On 2nd & 3rd of October, in spite of the pandemic and mixed weather, The Festival of Antiques Market was held at the East of England Arena and Events Centre. For two days, visitors and bargain hunters were able to browse and shop a great selection of indoor and outdoor stalls, all with strict COVID19 safety procedures in place.
The Festival of Antiques is the first indoor activity at the arena since the lockdown. The Arena agreed on a number of specific COVID control measures in consultation with the local authority and public health to allow activities to take place. These measures include strict caps on visitor numbers for each part of the venue, increasing the number of marshalls counting visitors in and out, a strict one way system and extra wide aisles, up to 5m in places. The International Antiques & Collectors Fairs (IACF), organiser of the Festival of Antiques, also worked closely with public health and the local authorities to ensure that the popular indoor and outdoor market went ahead.
Will Thomas, managing director of International Antiques & Collectors Markets, said, “The safety of our stallholders and visitors was our absolute priority. We introduced comprehensive safety measures at the venue, including track and trace as a condition of entry to the market.”
Venue director, Jason Lunn, explained, “As a venue we want our organisers to survive this current situation and we work with them to identify where they can adapt their activity to comply fully with the guidance currently in place. We will not bend any rules or take any shortcuts, but if changing the format of an activity can make it compliant, then we will fully assist them in making that happen. We can do this because we have remained in open and honest dialogue with our local authority and public health.”
“We are working within government guidelines, however we feel that there is a need for a greater level of safety required so we have adopted the principles of the DCMS approved All Secure Standard and we overlay that on any basic guidance in place. It is a risk based assessment and provides peace of mind as well as a higher standard of assurance,” he added.
Those parts of the venue that were covered but had a free flow of fresh air needed no additional ventilation and the main halls used their fresh air ventilation systems to ensure compliance. All structures at the venue were set up with a pedestrian traffic management system to allow visitors to move freely but permit accurate visitor counting. Outside areas had massively increased pedestrian thoroughfares and traders were stepped back from the concourse to provide additional space.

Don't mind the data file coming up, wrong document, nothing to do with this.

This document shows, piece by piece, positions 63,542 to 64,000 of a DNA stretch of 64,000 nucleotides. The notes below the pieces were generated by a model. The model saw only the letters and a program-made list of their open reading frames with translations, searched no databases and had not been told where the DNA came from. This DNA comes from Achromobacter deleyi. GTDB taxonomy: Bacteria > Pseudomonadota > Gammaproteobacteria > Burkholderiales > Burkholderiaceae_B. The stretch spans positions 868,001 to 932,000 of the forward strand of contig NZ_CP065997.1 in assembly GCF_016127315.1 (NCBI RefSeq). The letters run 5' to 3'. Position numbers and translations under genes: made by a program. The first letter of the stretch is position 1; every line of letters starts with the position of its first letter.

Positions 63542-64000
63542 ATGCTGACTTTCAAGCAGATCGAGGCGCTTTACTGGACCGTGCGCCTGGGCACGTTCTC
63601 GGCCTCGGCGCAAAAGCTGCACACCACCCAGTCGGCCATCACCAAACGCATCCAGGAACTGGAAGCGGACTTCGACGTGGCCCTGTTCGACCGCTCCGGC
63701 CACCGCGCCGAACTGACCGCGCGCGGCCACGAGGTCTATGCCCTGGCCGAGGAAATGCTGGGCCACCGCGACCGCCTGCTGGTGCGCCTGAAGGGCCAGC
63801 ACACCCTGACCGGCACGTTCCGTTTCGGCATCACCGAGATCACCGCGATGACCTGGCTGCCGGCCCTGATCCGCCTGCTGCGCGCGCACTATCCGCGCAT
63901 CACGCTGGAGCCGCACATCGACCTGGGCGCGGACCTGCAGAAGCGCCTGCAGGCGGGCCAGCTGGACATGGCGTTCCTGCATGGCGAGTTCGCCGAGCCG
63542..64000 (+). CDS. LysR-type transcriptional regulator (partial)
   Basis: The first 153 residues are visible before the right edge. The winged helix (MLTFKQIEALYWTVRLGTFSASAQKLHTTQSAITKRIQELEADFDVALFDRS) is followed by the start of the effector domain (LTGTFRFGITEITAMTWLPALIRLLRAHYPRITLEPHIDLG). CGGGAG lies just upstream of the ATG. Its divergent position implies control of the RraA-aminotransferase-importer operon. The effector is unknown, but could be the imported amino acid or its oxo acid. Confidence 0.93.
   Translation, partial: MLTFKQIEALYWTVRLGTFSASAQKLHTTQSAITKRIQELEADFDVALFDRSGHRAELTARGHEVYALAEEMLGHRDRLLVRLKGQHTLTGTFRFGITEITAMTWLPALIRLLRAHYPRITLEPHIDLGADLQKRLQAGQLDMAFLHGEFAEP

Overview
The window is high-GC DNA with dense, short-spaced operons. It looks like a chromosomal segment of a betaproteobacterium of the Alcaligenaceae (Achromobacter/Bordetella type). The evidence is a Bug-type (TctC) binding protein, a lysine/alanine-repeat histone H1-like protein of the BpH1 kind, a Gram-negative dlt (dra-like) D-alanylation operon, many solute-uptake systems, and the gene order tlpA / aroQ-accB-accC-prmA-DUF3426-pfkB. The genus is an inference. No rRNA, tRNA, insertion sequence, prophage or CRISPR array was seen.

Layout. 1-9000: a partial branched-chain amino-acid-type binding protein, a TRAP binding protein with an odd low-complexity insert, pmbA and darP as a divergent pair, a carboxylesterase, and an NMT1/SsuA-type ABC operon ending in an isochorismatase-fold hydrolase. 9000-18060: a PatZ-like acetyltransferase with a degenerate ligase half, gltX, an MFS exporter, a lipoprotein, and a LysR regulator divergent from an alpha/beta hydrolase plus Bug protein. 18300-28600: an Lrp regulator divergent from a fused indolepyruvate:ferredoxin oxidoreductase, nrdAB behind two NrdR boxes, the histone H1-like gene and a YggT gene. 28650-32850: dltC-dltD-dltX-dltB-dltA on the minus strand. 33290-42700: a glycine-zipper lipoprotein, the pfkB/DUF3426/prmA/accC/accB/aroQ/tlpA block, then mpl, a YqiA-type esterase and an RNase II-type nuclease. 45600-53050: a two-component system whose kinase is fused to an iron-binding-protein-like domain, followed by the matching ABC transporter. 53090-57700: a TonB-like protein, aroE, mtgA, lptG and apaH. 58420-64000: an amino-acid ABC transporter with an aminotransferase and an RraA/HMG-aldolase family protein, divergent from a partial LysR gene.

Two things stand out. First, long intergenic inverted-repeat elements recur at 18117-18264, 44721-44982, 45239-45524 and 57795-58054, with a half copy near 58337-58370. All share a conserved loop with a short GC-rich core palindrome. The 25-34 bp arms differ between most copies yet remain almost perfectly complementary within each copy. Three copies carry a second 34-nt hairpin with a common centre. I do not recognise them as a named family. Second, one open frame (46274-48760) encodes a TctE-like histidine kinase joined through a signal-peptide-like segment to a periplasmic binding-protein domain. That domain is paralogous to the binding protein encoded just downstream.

Pamela Newbould, COVID19 and H&S Officer at the venue, commented, “Following the successful delivery of the Outdoor Motorhome and Camper Sale and Truckfest we have built a very strong working relationship with our local public health and environment health contacts. We worked with them and the organiser to find out what changes would be required to the Festival of Antiques in order that it would fully comply with the appropriate guidance and meet with Local Authority approval. In this case it was agreed that the bar and restaurant would be removed for this year and it would become an outdoor / indoor market for this year. Catering was provided by outdoor concessions in line with guidance.”
There was track and trace in operation across the venue (as there has been for all activities since lockdown), although the specific guidance does not require that to be in place for a market, the venue hand sanitiser system was deployed both indoors and out, toilet facilities were attended and regularly cleaned down, and mask enforcement was in place for all indoor areas.
“I am delighted to say that we did not have a single instance reported of any trader or visitors breaching the rules on wearing masks indoors,” continues Newbould, “everyone complied and appeared happy to do so.”
“In this case we have ensured that the Festival of Antiques Market conforms to all COVID 19 guidance for indoor / outdoor markets, the organiser advised international traders not to attend and procedures for registration and admission prevented anyone entering who did not comply with the guidance,” concluded Newbould.